Positano Amalfi Italy Twilight

Twilight over Positano along the Amalfi coast, Italy


The importance of my tripod hit home with me one day last spring.  About 75% of my shots are taken with a tripod.   Using small apertures, with low light, filters, and low ISO requires a very still camera.  Some of my exposure lengths reach into the minutes.  Hand-holding these shots is not an option.  I always have my tripod with me.

The trip from Rome to Positano Italy can be enjoyable I’m sure. Whether traveling down a narrow, windy, coastline road, or cruising through the fertile countryside, there are lots of beautiful things to see and experience.  This particular trip, however, my wife and I were traveling on public transportation.  This involved a high-speed train from Rome to Naples, connecting to a slow local train to Sorrento, and picking up a local bus for the remaining few miles to Positano.  This can be a frantic trip, but once aboard the final bus we were feeling pretty secure.

About halfway through the hour-long bus ride, we asked a kind gentleman near us if he knew what bus stop we needed to get off at in order to reach our hotel.  We knew of at least two stops in town – there may have been more.  But with all our luggage and the incredibly hilly nature (think vertical cliffs) of Positano we didn’t want to miss our stop.

The kind man said to get off at Chiesa Nova (New Church) stop.  To which another man nearby replied “no – you need Cristoforo Colombo stop.”  The ensuing argument between these two Italian men was magnificent, impressive – and highly entertaining.

In the mean time, we were nearing Chiesa Nova.  With no resolution in sight between our two ‘travel guides’ we made a snap decision to get off at the stop.  We grabbed all our luggage as fast as we could and jumped out the door – escaping the chaotic drama inside the bus.

Within seconds of landing on the roadside I realized that my tripod was still stuffed in the overhead compartment on the bus – not a good feeling.  The bus was now about 100 yards away and moving rapidly down the incredibly tight, windy road that goes through the middle of Positano.  While I was thinking ‘what number do you call for lost items,’ my wife was yelling ‘run’ – as in run Forrest run.  So I did.

I took off as fast as I could go, running through the middle of this gorgeous, hillside village chasing a bus that was getting smaller and smaller all the time.  It looked like a scene from a movie, except the star was looking pretty miserable about now.

About 3/4 mile into my run I heard a car pull up behind me.  I had been passed by a dozen cars already with drivers shaking their heads wondering why this crazy American had to be out exercising in the middle of the road right now, but this car didn’t pass me.  Instead I heard the horn beeping.  The ancient Fiats that most people drive on these roads have horns with a wonderful Roadrunner quality to them.  I couldn’t help but feel a little like the stupid Coyote about to get plowed over.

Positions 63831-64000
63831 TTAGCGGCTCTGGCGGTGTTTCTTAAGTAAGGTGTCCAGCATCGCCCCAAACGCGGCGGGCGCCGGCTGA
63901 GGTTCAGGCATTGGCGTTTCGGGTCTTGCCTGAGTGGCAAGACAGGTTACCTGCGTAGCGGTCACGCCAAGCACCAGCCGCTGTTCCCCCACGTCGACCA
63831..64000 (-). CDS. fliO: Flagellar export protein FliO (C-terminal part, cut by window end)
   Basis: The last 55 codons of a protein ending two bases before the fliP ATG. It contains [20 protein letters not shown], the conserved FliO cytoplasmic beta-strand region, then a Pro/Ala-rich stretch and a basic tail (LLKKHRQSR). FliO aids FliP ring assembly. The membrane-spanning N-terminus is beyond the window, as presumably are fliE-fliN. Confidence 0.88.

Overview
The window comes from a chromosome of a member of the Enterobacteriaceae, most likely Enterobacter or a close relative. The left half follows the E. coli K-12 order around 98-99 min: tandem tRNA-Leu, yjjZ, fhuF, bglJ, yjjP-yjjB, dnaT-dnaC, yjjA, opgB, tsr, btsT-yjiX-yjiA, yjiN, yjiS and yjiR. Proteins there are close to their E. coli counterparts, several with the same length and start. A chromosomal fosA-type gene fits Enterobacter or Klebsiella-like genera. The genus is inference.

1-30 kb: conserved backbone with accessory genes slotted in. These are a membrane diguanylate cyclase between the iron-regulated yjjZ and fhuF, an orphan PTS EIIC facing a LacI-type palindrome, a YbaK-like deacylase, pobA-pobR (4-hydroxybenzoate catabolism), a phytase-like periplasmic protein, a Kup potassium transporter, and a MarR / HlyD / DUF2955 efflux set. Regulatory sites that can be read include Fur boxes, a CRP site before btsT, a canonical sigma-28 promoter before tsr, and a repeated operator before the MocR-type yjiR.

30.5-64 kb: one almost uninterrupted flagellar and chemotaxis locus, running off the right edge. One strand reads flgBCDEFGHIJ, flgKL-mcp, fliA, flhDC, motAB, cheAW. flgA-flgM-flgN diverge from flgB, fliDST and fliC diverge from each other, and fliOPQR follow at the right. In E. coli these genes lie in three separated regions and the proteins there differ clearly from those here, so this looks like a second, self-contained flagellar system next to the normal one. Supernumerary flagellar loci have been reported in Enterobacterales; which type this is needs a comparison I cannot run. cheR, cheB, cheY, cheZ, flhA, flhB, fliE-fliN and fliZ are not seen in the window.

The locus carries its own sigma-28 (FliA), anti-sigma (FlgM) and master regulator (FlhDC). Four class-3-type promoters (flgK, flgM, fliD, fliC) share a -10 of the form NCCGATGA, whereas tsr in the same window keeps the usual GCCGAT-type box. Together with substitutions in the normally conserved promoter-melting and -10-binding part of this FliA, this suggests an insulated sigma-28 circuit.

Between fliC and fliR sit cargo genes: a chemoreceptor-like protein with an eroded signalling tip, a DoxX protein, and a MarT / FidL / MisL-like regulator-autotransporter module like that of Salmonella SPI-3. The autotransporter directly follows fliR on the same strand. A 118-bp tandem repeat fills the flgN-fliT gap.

It turns out to be an equally ancient woman driving a lot like Mario Andretti.  She pulls up beside me with the passenger door open and motions at me to get in.  It seemed like the best option at the moment – I jumped in.

I don’t know who this woman was and don’t have a clue where she was from or what she was doing in Positano that day.  All I know was that she had figured out the situation some how and was weaving in and out through cars, people, animals, getting closer to the bus than I ever could have by running.

The woman’s daughter (I think daughter) was in the back seat on her cell phone excitedly talking to someone.  The bus had stopped – it looked like a bit of a traffic jam and we were stuck about 15 cars behind.  I jumped out of the car, yelled a heartfelt ‘Grazie Mille’ to the lady and run up to the bus and pounded on the door.

The startled driver opened the door for me – he might have recognized me from earlier.  I grabbed my tripod from the overhead bin and ran out the door.  Suddenly the traffic jam disappeared and I waved at my lovely Fiat driver as she sped off down the coast.  It was then that I realized the traffic jam must have been created by friends of the daughter to hold up traffic long enough for me to reach the bus.  Only in Italy…

Since the purpose of this trip was photography – specifically, capturing compelling images that would sell and bring a profit, reclaiming my tripod was vital – nearly at any cost.

The 2-mile walk back to my wife at the bus stop was significantly less eventful.  Chiesa Nova proved to be the correct stop to get off at, and our stay in Positano was worth the hassle.   Next time, however, I will avoid the mid-day run through town by making sure I have all my gear with me.